2. Open a terminal window, log in as root and enter cd /lib/firmware.
  3. Type ndiswrapper -i bcmwl5.inf to associate the bcm driver with ndiswrapper.
  4. Type ndiswrapper -l to confirm that it is installed.
  5. Type modprobe ndiswrapper to load ndiswrapper with the bcm driver into the kernel.

Mine came right up after that, and works like a charm. You may need to type: dhclient wlan0 (or whatever your card ID is), to get an IP address from your DHCP server or router. If you run ifconfig it will report to you all the details on your connection, and whether or not you have an IP assigned.

I see a lot of people in the forum saying that you just have to set it up in PCC, but a few other people like me have found that this does not work for them all of the time with this chipset. The new bcm43xx driver seems to be included in the latest kernel, and is still under development.

According to the project website,, as of 5-17-07 the current version lacks WEP support, for instance. If this works for you and you don't need the missing features, then great; it would help to support the hard work of the folks developing this driver to use it and provide feedback. They have to reverse engineer this driver, as Broadcom will not share the hardware specs with other developers. However, the ndiswrapper solution is very robust and includes all of the Windows driver features. It has been working well for many people for a long time.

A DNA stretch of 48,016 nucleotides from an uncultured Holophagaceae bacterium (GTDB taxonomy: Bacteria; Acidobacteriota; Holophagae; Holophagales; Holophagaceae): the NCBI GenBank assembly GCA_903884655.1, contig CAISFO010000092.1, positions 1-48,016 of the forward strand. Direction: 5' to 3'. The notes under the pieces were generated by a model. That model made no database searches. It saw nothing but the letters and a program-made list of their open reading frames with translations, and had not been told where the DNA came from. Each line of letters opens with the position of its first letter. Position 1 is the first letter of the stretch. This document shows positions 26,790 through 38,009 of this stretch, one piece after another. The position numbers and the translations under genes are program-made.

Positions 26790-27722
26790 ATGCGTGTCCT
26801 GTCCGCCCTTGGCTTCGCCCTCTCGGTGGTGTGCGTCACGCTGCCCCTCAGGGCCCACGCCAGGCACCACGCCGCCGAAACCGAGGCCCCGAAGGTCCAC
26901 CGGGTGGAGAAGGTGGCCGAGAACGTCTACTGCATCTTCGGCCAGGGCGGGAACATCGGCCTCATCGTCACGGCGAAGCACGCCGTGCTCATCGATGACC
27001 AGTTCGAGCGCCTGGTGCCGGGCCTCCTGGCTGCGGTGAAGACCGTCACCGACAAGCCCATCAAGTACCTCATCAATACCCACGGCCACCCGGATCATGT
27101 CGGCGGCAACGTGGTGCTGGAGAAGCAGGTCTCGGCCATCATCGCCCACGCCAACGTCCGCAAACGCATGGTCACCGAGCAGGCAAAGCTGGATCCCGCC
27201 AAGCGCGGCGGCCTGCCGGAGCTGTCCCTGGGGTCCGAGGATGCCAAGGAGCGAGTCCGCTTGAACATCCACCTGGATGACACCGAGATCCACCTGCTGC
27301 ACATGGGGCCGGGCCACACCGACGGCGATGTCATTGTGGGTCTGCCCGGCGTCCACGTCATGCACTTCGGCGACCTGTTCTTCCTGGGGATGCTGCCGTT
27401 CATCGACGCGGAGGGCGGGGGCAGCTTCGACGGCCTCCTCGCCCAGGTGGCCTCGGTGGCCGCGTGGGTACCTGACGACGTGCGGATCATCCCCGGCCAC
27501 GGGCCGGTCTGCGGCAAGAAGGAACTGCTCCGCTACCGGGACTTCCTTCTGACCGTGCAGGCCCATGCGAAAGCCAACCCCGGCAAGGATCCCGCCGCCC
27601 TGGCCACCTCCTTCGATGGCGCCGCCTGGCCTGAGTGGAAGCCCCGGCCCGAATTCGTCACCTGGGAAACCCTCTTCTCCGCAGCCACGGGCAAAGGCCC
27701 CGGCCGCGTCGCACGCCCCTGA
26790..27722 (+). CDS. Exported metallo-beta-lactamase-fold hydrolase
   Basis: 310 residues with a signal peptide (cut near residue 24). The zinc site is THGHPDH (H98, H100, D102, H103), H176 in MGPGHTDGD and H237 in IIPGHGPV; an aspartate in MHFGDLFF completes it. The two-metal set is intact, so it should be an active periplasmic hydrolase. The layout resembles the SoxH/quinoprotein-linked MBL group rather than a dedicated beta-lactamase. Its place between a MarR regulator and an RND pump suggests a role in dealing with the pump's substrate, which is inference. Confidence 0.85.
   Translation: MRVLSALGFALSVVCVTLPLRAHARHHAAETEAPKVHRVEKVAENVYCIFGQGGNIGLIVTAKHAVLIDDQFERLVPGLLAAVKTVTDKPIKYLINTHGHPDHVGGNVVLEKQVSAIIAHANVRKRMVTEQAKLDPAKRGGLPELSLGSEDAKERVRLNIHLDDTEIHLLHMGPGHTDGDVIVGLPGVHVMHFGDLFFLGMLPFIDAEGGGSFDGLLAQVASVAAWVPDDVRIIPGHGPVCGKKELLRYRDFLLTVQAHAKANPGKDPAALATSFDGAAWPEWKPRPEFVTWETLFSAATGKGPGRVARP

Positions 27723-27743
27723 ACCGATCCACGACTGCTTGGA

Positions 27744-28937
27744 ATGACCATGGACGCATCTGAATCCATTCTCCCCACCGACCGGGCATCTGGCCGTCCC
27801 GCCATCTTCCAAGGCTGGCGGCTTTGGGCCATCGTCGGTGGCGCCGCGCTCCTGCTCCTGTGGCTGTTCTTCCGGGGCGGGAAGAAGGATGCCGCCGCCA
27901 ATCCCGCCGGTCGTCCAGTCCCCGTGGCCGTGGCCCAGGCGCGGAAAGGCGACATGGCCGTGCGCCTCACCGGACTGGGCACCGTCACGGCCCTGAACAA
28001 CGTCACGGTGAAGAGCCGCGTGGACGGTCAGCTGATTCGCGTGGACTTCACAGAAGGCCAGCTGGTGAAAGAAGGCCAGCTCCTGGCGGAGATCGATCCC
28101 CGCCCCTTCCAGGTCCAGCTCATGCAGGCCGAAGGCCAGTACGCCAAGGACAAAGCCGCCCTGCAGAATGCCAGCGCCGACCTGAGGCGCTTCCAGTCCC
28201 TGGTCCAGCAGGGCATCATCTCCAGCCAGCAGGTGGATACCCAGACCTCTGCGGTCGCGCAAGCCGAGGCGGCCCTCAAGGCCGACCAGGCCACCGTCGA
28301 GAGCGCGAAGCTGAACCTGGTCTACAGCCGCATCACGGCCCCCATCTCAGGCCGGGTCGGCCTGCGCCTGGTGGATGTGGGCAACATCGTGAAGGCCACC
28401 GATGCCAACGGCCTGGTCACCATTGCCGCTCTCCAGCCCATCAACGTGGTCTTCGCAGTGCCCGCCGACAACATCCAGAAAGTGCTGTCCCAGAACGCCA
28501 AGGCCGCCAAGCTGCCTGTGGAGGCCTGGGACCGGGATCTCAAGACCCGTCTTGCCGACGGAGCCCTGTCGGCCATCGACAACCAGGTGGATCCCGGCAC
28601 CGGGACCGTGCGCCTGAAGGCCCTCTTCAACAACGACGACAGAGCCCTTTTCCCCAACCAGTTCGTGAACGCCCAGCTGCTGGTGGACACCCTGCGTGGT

Good luck and happy networking.
Scot Echols
AKA Scotty Dog

Scotty Dog admitted in a forum post that he never had a wireless card with a RaLink chipset, but I do. Also, my card is a Linksys WMP54g. The method Scotty outlines to find the chipset is the same no matter what version of Linux you are running. On Big Daddy, I had to configure the wireless connection in the terminal, since for some reason PCC wasn't saving my settings. However, in TR4 and Final, I skipped the setup on live CD boot or HD install, and when I got to my desktop, I went into PCC. In my case, I had a wireless connection, RaLink rt2561/rt61, that I could choose, but when I clicked on it, I got a message that no wireless networks were detected. At that point I clicked on the box where that choice was displayed and noticed that another choice, ra0, was now present. I highlighted that one, and then went into the configuration and put in my ESSID and WEP key, then clicked refresh. I was connected! I also made sure to check the "start at boot" option, but it didn't actually work for me until I modified my /etc/modprobe.preload file by placing "rt61" into the file. I haven't had any problems since.